My GSoC 2017 project was to implement a package for Julia to solve Ordinary Differential Equations using Neural Networks. The purpose of the project was to provide an additional DE solver using Neural Networks which has parallelism in time as the key advantage over other solvers which are iterative in nature. The project was based on research paper of Lagaris et al. 1997 which proposed the function approximation capabilities of neural networks (NNs) for solving differential equations. The project was a mixture of research as well as implementation aspects and still has a few parts left to work upon. I chose to work on this project as I have interest in mathematics and machine learning and it involved concepts of both the fields. The package uses DifferentialEquations.jl for the solver interface and KNet.jl for NN solver implementation.

The concept of this solver is based on the UAT (Universal Approximation Theorem) which says that a NN with at least one hidden layer can approximate any continuous function. The neural network is made to minimize a loss function, defined as the difference between the NN’s derivative and the derivative of the differential equation, which then results in the convergence of our trial solution towards the actual (analytical) solution of the differential equation. To know more about UAT click here.

The research paper we referred to on the topic is quite old and understanding the examples as well as explanations was quite challenging. Not much research has been done on using NNs for this purpose and thus we were not able to get much help from the research papers related to the topic. The initial task was to read and understand the mathematics behind solving differential equations. Also the computational methods used to solve differential equations on computers are quite different from the ones we use on paper so it took quite some time to get familiar with them. The structure and type of NN to be used so that the solver advantages (parallelism in time) are retained without compromising the performance was a research subdomain as well was a challenge.

After implementing the solver for ODEs (Ordinary Differential Equations) and systems of ODEs, the difficult part was to make the NN converge for the systems of ODEs on longer time domains. As there are a lot of factors involved in neural networks, like hidden layer width, number of hidden neurons, activations, weights etc., I relied on my machine learning background as well as the help from my mentors to experiment with most of the feasible settings of NN hyper-parameters and recording the accuracy of convergence and performance of the solver. Making the NNs converge for systems of ODEs is not as easy as it seems and took up most of the time for experimentation and tuning. Predicting the system of DEs solution with larger domain is still a challenge which needs to be worked upon.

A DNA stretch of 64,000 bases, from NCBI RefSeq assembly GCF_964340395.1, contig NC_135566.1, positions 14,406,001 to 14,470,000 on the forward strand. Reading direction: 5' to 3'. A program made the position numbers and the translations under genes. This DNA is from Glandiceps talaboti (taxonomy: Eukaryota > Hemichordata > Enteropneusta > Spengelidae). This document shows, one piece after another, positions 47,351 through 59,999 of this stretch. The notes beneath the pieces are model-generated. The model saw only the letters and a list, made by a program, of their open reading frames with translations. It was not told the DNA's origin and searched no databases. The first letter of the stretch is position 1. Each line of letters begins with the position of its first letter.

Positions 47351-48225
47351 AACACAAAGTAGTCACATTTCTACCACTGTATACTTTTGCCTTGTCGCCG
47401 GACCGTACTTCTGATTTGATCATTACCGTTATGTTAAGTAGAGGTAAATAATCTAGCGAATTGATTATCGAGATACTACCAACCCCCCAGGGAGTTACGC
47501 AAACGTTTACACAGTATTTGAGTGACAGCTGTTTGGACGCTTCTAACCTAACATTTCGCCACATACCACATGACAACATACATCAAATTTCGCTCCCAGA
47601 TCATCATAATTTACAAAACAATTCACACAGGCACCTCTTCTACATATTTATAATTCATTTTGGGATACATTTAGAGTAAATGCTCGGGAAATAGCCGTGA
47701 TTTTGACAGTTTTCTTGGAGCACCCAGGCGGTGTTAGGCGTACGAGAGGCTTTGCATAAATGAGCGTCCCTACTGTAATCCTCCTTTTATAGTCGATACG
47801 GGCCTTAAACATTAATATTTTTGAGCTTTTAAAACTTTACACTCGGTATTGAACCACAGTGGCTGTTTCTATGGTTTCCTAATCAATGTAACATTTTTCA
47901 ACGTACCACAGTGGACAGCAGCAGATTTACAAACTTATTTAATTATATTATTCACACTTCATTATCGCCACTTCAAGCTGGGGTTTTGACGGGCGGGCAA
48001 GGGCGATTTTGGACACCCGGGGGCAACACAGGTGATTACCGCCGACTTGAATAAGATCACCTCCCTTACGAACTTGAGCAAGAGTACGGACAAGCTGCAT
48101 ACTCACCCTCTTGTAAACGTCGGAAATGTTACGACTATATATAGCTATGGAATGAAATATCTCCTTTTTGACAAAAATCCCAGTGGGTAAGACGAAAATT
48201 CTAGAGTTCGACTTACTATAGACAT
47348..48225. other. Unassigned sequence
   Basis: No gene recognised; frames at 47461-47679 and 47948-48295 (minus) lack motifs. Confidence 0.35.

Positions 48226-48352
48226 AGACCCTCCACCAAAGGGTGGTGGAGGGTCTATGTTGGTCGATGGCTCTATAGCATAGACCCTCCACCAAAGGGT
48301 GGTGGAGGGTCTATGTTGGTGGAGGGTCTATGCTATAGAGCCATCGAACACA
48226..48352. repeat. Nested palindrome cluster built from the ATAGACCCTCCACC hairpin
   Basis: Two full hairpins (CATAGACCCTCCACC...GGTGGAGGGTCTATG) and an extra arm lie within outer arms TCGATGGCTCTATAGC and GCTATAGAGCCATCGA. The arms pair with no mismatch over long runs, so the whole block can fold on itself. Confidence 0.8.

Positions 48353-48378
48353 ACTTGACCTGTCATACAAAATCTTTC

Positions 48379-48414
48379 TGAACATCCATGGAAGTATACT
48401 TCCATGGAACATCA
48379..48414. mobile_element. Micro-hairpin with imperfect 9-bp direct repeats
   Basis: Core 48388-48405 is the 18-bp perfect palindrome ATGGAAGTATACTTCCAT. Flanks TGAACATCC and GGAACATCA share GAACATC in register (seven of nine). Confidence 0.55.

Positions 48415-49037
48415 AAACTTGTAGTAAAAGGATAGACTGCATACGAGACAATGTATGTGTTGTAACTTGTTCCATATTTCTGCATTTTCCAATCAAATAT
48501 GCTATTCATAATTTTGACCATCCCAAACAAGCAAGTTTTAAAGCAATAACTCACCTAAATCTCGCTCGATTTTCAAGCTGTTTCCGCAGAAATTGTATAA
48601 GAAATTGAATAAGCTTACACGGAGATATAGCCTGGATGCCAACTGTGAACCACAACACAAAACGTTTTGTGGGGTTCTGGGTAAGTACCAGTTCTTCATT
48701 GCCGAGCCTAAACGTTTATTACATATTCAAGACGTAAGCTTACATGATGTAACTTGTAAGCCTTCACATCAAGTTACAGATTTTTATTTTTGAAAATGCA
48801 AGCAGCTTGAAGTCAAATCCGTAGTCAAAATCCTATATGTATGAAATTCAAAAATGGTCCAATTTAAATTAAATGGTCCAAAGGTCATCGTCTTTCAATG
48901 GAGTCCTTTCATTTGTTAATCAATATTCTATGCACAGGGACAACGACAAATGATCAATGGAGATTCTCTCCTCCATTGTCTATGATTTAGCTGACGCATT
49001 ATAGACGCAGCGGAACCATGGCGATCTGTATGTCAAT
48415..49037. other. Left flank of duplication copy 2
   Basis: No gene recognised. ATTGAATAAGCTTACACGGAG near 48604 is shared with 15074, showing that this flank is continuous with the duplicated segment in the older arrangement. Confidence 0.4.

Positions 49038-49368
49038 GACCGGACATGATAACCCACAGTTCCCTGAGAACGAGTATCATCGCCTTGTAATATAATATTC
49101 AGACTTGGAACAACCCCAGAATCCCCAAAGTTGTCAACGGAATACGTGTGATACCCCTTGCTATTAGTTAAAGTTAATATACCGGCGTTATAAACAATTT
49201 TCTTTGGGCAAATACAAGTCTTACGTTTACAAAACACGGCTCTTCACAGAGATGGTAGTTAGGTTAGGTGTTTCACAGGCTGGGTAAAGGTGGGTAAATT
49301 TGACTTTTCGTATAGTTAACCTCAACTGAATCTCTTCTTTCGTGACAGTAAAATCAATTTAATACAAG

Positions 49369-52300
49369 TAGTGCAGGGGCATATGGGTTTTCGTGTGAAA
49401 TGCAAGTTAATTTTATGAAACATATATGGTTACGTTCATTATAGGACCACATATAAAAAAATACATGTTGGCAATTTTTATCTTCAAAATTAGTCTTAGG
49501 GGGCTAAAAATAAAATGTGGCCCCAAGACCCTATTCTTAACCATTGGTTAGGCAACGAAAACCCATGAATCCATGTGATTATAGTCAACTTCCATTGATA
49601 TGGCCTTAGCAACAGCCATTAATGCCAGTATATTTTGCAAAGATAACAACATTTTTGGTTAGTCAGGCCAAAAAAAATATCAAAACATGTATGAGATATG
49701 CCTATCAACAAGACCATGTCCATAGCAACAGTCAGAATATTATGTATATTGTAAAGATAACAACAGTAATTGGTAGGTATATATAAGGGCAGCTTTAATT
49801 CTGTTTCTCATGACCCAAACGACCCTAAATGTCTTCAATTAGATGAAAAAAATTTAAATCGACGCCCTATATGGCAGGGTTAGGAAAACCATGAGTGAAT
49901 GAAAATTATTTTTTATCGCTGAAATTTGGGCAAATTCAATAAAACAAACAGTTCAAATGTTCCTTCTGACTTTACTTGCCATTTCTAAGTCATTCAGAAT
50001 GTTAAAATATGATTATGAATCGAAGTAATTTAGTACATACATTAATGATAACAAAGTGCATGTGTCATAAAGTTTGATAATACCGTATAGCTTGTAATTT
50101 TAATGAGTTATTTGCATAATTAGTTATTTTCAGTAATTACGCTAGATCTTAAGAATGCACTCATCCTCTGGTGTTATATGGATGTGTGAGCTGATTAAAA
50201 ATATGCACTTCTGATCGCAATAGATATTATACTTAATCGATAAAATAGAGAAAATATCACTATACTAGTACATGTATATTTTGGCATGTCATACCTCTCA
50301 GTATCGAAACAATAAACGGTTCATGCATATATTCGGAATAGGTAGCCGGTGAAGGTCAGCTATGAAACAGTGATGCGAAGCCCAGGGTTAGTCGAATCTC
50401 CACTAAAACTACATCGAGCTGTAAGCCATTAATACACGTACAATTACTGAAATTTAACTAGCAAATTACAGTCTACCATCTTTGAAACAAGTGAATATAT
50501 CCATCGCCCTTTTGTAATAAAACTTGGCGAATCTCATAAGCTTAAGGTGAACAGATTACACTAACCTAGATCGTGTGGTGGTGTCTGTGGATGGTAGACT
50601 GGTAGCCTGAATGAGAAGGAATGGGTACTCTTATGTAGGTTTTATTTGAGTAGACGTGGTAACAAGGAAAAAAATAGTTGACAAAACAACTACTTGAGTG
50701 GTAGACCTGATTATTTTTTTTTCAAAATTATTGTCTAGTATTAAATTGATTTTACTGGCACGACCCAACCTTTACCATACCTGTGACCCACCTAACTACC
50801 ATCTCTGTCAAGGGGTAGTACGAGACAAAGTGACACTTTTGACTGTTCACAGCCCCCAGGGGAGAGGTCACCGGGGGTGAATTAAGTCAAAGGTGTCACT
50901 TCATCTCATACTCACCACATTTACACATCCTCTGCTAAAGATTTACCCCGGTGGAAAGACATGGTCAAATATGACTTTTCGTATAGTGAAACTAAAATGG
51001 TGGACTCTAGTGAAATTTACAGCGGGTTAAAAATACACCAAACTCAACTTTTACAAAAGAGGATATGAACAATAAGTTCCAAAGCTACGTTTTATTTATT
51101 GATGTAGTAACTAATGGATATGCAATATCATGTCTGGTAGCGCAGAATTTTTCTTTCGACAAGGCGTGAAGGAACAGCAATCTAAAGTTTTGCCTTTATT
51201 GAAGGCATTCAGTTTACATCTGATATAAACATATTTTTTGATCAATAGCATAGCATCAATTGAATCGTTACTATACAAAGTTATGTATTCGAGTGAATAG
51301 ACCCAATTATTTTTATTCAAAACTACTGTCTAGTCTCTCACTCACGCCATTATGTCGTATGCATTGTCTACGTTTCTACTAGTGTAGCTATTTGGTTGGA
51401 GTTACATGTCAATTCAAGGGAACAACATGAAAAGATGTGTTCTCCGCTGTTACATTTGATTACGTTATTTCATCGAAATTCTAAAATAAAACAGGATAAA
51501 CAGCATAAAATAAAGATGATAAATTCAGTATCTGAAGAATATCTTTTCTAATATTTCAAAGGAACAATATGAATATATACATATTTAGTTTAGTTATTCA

The implementation involved integration of mathematical and machine learning aspects to build a neural net solver for ODEs. The DiffEqBase library is used as a base to extend the algorithm and solver interface while the neural network was developed using the Knet.jl library. The work done till now can be seen on the NeuralNetDiffEq.jl github repository, primarily in this branch. This work involves implementing a Neural Network solver for ODEs with customized interpolation based on NN prediction.

We construct a trial solution for our differential equation in terms of the NN output which should also satisfy the DE boundary conditions. We define a loss function for the neural net which is the difference between the derivative of the neural net solution with regards to its input and the true derivative defined by the ODE. This is an unusual loss function, in that in includes the gradient of the network itself. It is almost unseen elsewhere in other ML applications This loss function is minimized (by equating the derivative difference to zero) using the NN (closer to 0 better convergence) with the trial solution substituted in it in place of the original function (or the solution to the DE). The neural network tunes its weights using the Adam optimization algorithm on the backpropagated gradients from that loss function.